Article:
Local Opera Singer Robert Breault | Music | Salt Lake City Weekly

Local Opera Singer Robert Breault 

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There’s nothing quite like the human voice. Musical instruments can create a unique tone, but a person’s vocal chords not only deliver notes but also a slice of their personality. The human voice is integral to our identity. And so, it’s even more impressive to hear someone like Robert Breault, whose delivery can carry the dramatic arc of an opera.

Opera News described Breault’s voice as such: “Besides a ductile tenor that allows him to negotiate a full dynamic span, from silvery head tone to ringing forte, even within a single phrase, Breault offers truly superb diction.”

Professor of Music and Director of Opera at the University of Utah, Breault has been blessed with time off to travel and perform in operatic productions, and his credits are some of the most impressive companies in the world, spanning the entire operatic repertoire.

His performances on the concert stage include Beethoven’s “Symphony No. 9” with the Atlanta Symphony, Milwaukee Symphony, San Francisco Symphony, Florida Orchestra, Utah Symphony, and the Cleveland Orchestra; “Plump Jack” with the Puerto Rico Symphony and London Philharmonic Orchestra; and Bach’s “St. Matthew Passion,” “B Minor Mass” and Haydn’s “Creation” all with the Mormon Tabernacle Choir. He has performed Handel’s “Messiah” with the Philadelphia Orchestra, Jacksonville Symphony, University Musical Society (Ann Arbor), the Philharmonia Baroque Orchestra under Nicolas McGegan, the Colorado Symphony, Edmonton Symphony, Eugene Concert Choir, and with the St. Louis Symphony.

His performances of Verdi’s “Requiem” include appearances at the Elora Festival, Florida Philharmonic, and with the Tucson Symphony. His appearances as the roasted swan in Orff’s “Carmina Burana” have elated audiences in performances with the Pacific Symphony, Utah Symphony, Elora Festival, California Symphony, Baltimore Choral Arts, Conspirare (TX) and the Houston Masterwork Chorus. He has sung Haydn’s “Creation” with the Winter Park Bach Festival, Weill’s “Seven Deadly Sins” with the Utah Symphony and Opera, and Gounod’s “Missa Solennelle” with the Vancouver Bach Choir.

Breault has also performed with Montreal Symphony, American Bach Soloists, Oregon Bach Festival, Madison Symphony, Washington’s National Symphony, Lansing Symphony, L’Orchestre Métropolitan du Grand Montréal, the Hamilton Philharmonic and Toronto Symphony. Engagements at New York’s Carnegie Hall include the role of Argirio in Rossini’s “Tancredi” with the Opera Orchestra of New York, as well as performances of Rossini’s “Armida,” Wagner’s “Tristan und Isolde,” “Messiah,” Mendelssohn’s Second Symphony, and Mozart’s “Requiem.” Performances with the Philharmonia Baroque Orchestra under Nicholas McGegan for Handel’s “Messiah,” “Hercules,” and “Solomon,” and no less than the role of Christ in Beethoven’s “Christus am Olberg.”

Several years ago, Breault served as a judge for local tryouts for American Idol, and was less than impressed by the entrants. His tenet is the old adage, “Practice doesn’t make perfect. Only perfect practice makes perfect.” Originally from Michigan, he’s a vociferous Green Bay Packer fan, worries about contracting a Utah accent from over a decade living here, and musically could have almaost come up with any kind of wild card on his iPod, from Carmen to Captain Beefheart, as he explains that his musical tastes include “anything good.”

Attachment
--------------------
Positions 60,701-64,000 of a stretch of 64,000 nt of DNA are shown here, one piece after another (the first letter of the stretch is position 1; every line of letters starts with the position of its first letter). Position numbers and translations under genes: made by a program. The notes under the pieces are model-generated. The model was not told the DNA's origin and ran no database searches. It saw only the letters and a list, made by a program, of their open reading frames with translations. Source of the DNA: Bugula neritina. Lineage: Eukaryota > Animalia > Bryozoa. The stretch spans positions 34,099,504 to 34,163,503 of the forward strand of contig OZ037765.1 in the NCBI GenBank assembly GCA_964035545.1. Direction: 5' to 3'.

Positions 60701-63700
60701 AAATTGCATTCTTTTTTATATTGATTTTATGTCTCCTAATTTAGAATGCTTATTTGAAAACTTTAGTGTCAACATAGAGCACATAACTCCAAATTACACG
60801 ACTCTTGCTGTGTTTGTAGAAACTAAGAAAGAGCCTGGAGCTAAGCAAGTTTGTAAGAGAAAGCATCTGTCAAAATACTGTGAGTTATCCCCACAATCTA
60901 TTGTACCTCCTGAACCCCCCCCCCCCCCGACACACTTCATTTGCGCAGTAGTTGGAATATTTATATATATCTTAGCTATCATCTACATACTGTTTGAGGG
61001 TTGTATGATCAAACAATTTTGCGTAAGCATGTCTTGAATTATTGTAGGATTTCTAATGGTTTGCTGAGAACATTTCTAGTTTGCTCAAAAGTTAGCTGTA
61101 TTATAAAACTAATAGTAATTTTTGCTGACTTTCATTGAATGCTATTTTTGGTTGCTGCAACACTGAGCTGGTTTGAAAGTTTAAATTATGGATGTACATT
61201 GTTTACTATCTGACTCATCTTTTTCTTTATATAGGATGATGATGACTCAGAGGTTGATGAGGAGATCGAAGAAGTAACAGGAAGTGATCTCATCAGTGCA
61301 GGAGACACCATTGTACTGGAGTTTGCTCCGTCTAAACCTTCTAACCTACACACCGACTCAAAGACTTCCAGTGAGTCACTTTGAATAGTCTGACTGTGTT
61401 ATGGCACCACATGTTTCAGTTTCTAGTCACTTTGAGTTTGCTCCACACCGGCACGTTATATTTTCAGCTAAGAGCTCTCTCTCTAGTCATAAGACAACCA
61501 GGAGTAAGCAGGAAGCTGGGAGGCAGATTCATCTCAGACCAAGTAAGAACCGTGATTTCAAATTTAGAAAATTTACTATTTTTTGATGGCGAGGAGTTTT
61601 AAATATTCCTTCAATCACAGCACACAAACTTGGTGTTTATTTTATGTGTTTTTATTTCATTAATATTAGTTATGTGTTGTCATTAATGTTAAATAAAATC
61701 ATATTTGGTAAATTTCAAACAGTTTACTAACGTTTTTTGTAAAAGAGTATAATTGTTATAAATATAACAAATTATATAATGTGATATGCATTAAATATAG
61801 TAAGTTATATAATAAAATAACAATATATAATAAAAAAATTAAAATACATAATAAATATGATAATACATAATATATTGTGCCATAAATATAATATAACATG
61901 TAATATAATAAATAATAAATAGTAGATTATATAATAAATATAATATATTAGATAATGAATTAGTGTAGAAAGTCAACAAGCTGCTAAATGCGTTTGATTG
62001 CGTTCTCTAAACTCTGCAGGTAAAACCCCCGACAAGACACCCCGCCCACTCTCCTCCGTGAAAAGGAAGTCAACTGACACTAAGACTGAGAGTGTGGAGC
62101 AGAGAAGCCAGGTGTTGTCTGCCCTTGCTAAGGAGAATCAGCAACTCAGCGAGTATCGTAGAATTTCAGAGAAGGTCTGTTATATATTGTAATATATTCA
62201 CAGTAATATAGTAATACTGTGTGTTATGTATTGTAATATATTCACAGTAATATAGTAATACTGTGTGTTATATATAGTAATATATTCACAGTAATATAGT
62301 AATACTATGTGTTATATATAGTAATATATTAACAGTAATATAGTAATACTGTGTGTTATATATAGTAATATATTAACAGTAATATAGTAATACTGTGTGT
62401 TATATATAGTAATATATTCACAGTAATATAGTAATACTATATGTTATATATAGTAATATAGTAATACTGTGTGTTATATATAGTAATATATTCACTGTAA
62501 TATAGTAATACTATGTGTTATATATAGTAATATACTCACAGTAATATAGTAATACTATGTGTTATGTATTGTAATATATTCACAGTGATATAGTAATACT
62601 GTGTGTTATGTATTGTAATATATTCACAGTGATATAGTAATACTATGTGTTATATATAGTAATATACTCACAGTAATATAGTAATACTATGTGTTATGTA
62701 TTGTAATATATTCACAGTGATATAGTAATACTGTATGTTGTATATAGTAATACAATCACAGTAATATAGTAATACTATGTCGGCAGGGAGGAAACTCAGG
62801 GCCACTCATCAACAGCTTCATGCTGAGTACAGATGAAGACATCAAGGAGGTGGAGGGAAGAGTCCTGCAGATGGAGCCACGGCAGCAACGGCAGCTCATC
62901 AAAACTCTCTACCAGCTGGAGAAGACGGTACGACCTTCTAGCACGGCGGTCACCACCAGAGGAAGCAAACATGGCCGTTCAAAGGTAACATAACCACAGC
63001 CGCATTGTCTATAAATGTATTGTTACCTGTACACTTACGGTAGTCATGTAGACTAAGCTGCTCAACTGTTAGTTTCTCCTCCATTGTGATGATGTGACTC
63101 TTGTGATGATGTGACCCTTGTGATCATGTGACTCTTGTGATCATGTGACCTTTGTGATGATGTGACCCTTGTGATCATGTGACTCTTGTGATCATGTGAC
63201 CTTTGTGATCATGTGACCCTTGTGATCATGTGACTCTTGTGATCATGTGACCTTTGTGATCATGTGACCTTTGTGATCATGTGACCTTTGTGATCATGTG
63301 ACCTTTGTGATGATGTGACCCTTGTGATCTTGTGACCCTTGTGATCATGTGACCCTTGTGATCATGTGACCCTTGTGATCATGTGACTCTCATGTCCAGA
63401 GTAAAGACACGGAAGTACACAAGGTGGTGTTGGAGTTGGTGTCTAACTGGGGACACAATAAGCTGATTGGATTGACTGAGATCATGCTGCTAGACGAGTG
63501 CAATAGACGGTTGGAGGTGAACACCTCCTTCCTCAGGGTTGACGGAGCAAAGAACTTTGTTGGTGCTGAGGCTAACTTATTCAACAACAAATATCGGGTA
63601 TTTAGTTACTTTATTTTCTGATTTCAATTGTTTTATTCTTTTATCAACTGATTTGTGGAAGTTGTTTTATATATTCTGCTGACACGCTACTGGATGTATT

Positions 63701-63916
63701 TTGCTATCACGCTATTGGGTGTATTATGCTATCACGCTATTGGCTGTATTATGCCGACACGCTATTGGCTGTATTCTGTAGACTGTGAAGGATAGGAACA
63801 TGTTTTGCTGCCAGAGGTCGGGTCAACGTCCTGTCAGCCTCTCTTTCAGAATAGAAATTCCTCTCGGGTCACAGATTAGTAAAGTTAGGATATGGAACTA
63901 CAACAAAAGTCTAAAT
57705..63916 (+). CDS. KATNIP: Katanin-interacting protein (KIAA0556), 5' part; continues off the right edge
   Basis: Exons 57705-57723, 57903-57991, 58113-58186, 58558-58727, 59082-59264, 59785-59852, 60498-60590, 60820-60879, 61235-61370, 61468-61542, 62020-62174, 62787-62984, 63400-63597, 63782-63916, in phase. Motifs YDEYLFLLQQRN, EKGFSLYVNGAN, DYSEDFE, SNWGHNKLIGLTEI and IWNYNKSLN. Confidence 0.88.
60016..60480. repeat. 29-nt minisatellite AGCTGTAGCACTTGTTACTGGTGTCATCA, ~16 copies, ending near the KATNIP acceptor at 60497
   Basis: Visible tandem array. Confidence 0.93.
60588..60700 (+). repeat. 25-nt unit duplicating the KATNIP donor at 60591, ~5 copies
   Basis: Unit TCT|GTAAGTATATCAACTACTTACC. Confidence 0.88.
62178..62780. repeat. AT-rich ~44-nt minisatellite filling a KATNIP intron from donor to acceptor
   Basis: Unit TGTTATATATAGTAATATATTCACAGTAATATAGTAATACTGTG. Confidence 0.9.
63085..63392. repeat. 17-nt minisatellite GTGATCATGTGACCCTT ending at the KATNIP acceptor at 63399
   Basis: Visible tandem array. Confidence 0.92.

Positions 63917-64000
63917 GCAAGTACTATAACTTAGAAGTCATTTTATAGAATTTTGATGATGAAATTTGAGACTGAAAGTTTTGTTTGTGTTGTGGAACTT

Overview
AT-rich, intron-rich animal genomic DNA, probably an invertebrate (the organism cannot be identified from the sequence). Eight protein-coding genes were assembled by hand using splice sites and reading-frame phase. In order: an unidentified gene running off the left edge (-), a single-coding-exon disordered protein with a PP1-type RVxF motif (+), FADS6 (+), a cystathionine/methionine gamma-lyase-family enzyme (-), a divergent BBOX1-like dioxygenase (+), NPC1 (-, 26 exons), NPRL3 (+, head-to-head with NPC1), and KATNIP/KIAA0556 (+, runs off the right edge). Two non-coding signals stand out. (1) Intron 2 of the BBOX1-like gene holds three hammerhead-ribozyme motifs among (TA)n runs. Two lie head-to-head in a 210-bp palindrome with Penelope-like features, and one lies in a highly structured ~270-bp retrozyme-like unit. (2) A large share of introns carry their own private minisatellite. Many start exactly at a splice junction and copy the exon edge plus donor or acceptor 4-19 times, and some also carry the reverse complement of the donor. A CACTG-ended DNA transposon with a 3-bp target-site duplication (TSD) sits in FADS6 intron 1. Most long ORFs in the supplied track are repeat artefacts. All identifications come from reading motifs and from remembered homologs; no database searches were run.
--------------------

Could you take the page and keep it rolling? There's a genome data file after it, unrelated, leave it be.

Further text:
He begins, “An apologia of sorts to start. I am an opera singer. I sing for a living, I teach singing, and I don’t keep two iTunes libraries. The majority of my library is devoted to pieces I’ve worked on—or, is it?”

iPod picks by Robert Breault

Pavarotti, “Rigoletto,” Pavarotti Forever
This is from Verdi’s opera, Questa o Quella. I just sang my first “Duke,” a role he did many times and much better than I ever could or will! This is a piece I have to study, and, when I am not working on the opera, I still listen to it to be inspired by what I think was the greatest Italian voice of all time!
The Beatles, “Martha My Dear,” The White Album
I have always been a Beatles fan. I could sing every song of theirs by heart when I was young, and, still can, I think! “Martha My Dear” was one of my favorites . I have just as much respect for those guys now as I did when I first heard them as a little kid.
Bill Evans Trio, “Autumn Leaves,” Jazz Showcase
Amazing piece, amazing trio. I listen to a lot of jazz when I’m alone and on the road. Evans has the ability to transport me to wonderful places of playful imagination. This happens to be one of my favorites by him. It’s not surprising that it came up; there’s a lot of Bill Evans in my library. Since my wife doesn’t like this kind of music too much, I spend a lot of solitary time with Bill!
Eva Cassidy “I Know You By Heart,” Songbird
I’m a huge fan of Eva. Sadly, she passed, and, sadly, I wonder if we’d know of her had she not! I remember hearing the NPR story where they introduced her music, and, when I learned that she had died, I literally cried. I cry a little every time I hear this song. Amazing power!
Robert Breault, “Ich finde dich in allen diesen Dingen”
This is me singing a recital piece written by Jeffrey Price, a local composer who is also my “partner in crime” at the university. The text, by Rilke (from his StundenBuch); the music, beyond exquisite. It’s one of my favorite pieces to sing, and it was written for me. It literally means, “I find you in all these little things.” I think Rilke is amazing—and iPods, too.
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